Kei and I joined Jordan, Adam and Helene for the late night soap opera spoof Crescendo Falls. We stayed after to hang with the cast at Theatre Schmeatre. It was a very funny show with an even funnier cast.
If you’re like me and don’t have a bike computer, you can go to the gmap pedometer to find out how far you went. I plotted my commute up there, but you could use it for walking, running or any other trip.
My first week of work is rolling to a close. I’m done with the paperwork side of things and have a cool rolly sit/stand desk. My project doesn’t officially kick off til’ next Tuesday, so I’m getting up to speed on the documents, learning where the coffee machine is and the meeting lots of friendly folks.
And my commute? All I can say is who put Redmond so far away from Seattle? I now understand why recruiters were so cautious at first when asking me if the Eastside was an option. It takes me 45 minutes to drive there on a good day.
One a brighter note, however, I just discovered that there is a bike trail that goes 90% of the way there. It’s a longish commute, at 15 miles each way, but it sure beats sitting in traffic getting angry and impatient. And I eliminate the need for a gym. The place I work even has showers and lets me take my bike inside.
We’ll see how long I can keep this up, but at least I have options. I was starting to get very down about the job before I found the hill-less scenic Interurban trail.
There are two kinds of people in this world. The employed and the unemployed. The employed wish they had more time, and the unemployed wish they had a job. Unless your The Dude of course, as in, “The Dude abides.” (Speaking of his dudeness, the Lebowski fest is occuring right now if you’re into bowling, bed races, or want to meet the inspiration for Jeff Bridges white russian sipping character). So make that three types.
In any case, I’m happy to say that of those types, I’m a member of the employed persons club. While I had expected I was going to go through an agonizing job search process (collecting EI, sailing all the time, going fishing, going on extended bike trips, etc.) I was made an offer I couldn’t refuse. No, I didn’t find bertie’s head in my bed. I was offered a position at SolutionsIQ at their Professional Services Division, leading agile teams over in their Redmond office. How I ended up getting the job is an interesting story.
On a whim, and on Phil my ex-boss’s advice, I went to a professional seminar on TDD in early March, shortly after I was laid off from Metro One. I ended up touring their professional services division, where they practice what they preach to other companies, and do Scrum and XP for real projects. When I saw the floor to ceiling sheets of butcher paper with story cards written on them, monitors showing traffic light style red/green pass/fail status for tests, and the large bays with dual monitors for paired programming, I felt like I had come home. All the things I had been preaching to my organization, with some successes, they had implemented there from the ground up. So I was hooked.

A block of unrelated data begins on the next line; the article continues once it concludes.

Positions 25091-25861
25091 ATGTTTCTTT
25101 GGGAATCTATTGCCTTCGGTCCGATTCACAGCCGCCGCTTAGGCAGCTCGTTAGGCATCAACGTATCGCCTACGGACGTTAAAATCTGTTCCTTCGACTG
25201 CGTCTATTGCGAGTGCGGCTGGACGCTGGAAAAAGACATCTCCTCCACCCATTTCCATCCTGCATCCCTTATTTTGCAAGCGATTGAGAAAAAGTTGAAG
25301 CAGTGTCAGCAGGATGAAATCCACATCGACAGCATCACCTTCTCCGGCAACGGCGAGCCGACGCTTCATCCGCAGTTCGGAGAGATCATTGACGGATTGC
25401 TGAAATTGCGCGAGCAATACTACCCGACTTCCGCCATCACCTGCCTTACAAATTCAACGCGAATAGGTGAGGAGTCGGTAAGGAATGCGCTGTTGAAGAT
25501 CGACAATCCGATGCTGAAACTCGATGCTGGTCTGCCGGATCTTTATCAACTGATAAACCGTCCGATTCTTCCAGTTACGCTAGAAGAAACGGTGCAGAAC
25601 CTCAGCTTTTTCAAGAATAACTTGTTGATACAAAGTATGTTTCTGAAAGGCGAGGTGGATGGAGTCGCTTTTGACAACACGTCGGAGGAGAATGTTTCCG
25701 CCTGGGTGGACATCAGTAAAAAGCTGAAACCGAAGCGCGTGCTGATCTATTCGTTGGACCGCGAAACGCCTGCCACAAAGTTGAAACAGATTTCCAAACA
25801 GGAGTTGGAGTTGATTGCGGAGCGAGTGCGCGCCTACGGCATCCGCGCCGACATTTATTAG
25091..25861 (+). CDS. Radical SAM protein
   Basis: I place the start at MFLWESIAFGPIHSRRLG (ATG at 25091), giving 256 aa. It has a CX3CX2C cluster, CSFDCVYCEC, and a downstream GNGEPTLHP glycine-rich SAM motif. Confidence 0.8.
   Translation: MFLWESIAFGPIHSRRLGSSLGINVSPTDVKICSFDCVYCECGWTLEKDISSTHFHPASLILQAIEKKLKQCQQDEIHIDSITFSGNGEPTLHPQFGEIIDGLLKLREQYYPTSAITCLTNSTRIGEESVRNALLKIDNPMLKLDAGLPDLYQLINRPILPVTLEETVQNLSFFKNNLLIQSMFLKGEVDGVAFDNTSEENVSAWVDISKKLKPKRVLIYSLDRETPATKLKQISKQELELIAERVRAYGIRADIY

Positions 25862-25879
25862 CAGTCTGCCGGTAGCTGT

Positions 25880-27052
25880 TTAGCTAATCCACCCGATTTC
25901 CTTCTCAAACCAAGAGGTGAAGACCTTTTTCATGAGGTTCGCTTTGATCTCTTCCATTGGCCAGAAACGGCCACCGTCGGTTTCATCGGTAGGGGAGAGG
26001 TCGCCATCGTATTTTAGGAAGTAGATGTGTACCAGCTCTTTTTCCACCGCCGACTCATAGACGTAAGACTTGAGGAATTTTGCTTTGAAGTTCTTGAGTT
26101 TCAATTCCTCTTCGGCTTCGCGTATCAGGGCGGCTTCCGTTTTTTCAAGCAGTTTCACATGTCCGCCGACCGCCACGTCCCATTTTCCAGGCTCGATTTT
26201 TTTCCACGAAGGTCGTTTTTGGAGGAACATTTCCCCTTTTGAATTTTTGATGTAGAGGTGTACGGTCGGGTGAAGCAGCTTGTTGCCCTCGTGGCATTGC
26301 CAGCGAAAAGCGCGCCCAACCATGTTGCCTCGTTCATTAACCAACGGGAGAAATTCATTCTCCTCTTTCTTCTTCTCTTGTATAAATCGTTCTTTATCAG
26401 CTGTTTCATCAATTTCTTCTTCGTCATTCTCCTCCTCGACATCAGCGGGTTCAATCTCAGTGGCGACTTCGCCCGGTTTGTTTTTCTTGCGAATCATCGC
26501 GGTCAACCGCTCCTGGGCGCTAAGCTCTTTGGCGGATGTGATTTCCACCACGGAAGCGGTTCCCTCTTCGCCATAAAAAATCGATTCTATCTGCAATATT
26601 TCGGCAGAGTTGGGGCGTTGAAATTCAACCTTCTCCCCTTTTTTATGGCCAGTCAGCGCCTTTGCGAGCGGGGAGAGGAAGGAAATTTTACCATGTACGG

After the tour was over, I talked with my peers, people managing agile teams and those coaching agile in other organizations. I talked about the best way to convince a developers to do TDD with David Wiley and about my experiences leading geographically distributed teams using agile with Bryan Stallings. Then I gathered up my strength to ask if they were hiring, and, yes, they were. Then, “who is the decision maker”. And then “would you mind giving her my resume?”. It was this that got me the job, for a position that I don’t believe was advertised for, yet.
While I had many calls from recruiters for short term gigs, at drugstore.com and at avenue-a-razorfish (yes, that is really their name), positions found, I might add, from the SolutionsIQ staffing division, the best job hunting experience was the one that involved meeting folks before there was an advertised position. I had no competition, and there wasn’t a long and involved decision making process on their end. I guess, sort of the difference between speed dating and the chance romantic encounter. Both can end up in a relationship, but the chance encounter is much more personal.
I start on Monday, March 26th. So I still have some time to play. Thanks to everybody who gave me job advice and tolerated me during this last month. Thanks particularly go to Phil, my boss for pushing me to go to the seminar at SolutionsIQ in the first place, and Kei, for putting up with my manic job hunt this last week.
I spent this morning sailing on Puget Sound. I wrote about it here.
In other news, Friday was my last day of work. We had a bunch of the developers, those laid off and those staying on, come to Seattle for meetings and one last get-together. It was fun to see them, and really a positive goodbye, even though none of this is easy. Seven years in any one place and, as Holden Caufield said, “It’s important to have a good goodbye, you just feel crummy without one”, or something like that.